Wednesday, 12 June 2013

Portevinia maculata and Ramsons

At this time of the year a number of woodlands contain carpets of ramsons Allium ursinum, which scent the air with garlic. At the beginning of June I visited two such woods at Fawsley as part of the Wildlife Trust's Bioblitz. I was particularly keen to find the hoverfly that is associated with ramsons, Portevinia maculata. It is not a particularly striking species, with its grey dusted spots but it is not frequently recorded in Northants. According to "The Flora of Northamptonshire and the Soke of Peterborough", recently compiled by Gill Gent and Rob Wilson, ramsons occur in about 75 tetrads in Northants. However I only have records of P. maculata from three.  It is almost certainly present in most sites where there is an extensive and well established population of ramsons so must be well under-recorded in the county. The fly's association with ramsons is strong. It's larvae are miners of the bulbs of ramsons and adults can be easily found when the ramsons is in flower and the weather is warm enough for the hoverflies to seek nectar. I have attached a couple of photos in the hope that more records will be made. It is easily recognised from the grey spots on the abdomen, so long as you make sure it is a hoverfly you are looking at. Similar-looking higher flies will have bristly bodies, whereas this hoverfly does not have prominent bristles and shows the "false margin" on the wings created by the two outer cross-veins running parallel to the outer hind edge.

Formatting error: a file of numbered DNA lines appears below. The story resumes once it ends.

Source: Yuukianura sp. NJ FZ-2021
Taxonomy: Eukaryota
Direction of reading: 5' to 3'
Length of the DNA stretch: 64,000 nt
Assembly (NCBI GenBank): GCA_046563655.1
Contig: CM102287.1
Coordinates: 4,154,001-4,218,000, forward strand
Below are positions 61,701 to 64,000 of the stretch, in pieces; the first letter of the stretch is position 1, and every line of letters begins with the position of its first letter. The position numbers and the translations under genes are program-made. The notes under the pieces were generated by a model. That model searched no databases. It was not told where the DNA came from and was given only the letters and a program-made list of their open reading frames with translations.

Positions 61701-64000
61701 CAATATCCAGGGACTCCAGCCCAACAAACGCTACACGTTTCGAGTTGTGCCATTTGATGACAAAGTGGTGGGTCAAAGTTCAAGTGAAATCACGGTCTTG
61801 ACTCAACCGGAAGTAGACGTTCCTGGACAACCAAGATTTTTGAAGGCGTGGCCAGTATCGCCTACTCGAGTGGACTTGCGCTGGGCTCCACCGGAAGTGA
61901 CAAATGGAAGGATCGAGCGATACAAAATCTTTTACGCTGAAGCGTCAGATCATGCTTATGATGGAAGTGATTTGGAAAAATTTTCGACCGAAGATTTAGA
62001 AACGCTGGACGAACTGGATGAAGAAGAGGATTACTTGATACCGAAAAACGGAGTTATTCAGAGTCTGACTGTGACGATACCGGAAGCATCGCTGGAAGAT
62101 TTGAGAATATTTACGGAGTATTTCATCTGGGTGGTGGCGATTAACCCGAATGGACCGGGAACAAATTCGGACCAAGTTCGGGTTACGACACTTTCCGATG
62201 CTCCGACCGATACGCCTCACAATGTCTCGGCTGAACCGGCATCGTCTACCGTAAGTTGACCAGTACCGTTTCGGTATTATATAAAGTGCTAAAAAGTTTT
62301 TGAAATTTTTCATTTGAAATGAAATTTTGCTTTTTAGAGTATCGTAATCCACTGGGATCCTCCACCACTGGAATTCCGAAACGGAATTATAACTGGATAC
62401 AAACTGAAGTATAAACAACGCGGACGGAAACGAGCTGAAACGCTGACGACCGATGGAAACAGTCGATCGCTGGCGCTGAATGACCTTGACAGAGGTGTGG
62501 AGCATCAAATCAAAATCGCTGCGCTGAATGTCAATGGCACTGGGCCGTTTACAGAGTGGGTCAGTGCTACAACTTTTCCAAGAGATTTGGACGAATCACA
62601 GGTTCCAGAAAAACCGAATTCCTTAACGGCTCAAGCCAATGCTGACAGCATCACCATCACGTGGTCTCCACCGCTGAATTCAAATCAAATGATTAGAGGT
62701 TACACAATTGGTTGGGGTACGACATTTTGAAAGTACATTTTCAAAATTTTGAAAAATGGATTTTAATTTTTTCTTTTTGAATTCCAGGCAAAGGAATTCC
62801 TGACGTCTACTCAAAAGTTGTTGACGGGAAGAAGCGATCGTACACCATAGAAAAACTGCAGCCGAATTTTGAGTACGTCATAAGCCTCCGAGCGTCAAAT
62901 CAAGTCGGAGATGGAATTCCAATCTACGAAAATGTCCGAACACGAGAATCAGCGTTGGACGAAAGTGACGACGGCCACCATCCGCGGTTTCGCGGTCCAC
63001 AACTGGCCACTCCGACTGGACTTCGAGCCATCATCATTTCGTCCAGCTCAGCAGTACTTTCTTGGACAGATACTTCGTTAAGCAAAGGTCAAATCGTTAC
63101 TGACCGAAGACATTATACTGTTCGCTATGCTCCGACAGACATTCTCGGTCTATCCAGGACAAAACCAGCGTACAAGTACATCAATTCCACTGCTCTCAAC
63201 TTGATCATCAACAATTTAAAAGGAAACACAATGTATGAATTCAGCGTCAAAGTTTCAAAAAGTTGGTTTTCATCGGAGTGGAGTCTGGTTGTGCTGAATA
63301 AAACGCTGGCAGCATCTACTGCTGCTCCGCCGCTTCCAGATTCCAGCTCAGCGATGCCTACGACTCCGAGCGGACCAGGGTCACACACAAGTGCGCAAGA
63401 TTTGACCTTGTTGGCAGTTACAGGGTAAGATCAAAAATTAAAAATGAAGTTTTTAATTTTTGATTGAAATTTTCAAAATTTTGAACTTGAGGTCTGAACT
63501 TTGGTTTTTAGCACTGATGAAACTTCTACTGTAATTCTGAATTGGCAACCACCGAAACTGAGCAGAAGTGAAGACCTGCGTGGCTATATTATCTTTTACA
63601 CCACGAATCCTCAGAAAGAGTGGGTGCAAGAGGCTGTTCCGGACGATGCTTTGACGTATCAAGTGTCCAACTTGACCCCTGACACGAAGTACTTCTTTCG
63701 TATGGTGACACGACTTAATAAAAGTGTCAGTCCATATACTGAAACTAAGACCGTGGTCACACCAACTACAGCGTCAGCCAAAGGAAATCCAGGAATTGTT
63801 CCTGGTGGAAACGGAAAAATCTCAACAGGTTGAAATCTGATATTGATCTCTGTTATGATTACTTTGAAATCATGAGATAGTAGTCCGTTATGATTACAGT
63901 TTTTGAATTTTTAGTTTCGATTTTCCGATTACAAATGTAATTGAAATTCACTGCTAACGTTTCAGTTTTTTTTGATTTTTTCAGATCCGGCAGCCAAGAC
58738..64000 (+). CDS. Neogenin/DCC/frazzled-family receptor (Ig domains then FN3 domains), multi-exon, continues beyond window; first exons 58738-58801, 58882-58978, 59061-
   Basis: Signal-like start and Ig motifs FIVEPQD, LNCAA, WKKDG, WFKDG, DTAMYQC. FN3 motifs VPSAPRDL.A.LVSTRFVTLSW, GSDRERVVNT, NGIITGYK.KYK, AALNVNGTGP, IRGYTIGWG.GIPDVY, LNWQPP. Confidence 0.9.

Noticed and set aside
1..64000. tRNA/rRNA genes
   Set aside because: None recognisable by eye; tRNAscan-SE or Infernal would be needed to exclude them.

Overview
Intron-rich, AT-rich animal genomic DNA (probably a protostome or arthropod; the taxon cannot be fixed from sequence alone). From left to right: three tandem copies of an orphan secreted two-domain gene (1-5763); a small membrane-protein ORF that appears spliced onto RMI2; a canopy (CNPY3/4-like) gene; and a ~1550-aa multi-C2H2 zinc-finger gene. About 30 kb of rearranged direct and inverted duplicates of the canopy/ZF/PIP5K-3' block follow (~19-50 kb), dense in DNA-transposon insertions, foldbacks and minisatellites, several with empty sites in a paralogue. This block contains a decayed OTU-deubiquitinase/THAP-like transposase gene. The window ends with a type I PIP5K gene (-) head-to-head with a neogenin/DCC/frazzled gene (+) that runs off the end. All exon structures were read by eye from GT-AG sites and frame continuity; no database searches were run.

Portevinia maculata on ramsons flowers.

Portevinia maculata showing grey dusted abdominal spots and the "false margin" on the outer edge of the wing, seen more easily in the lower wing.

Ramsons in a wood in Northants in early June.

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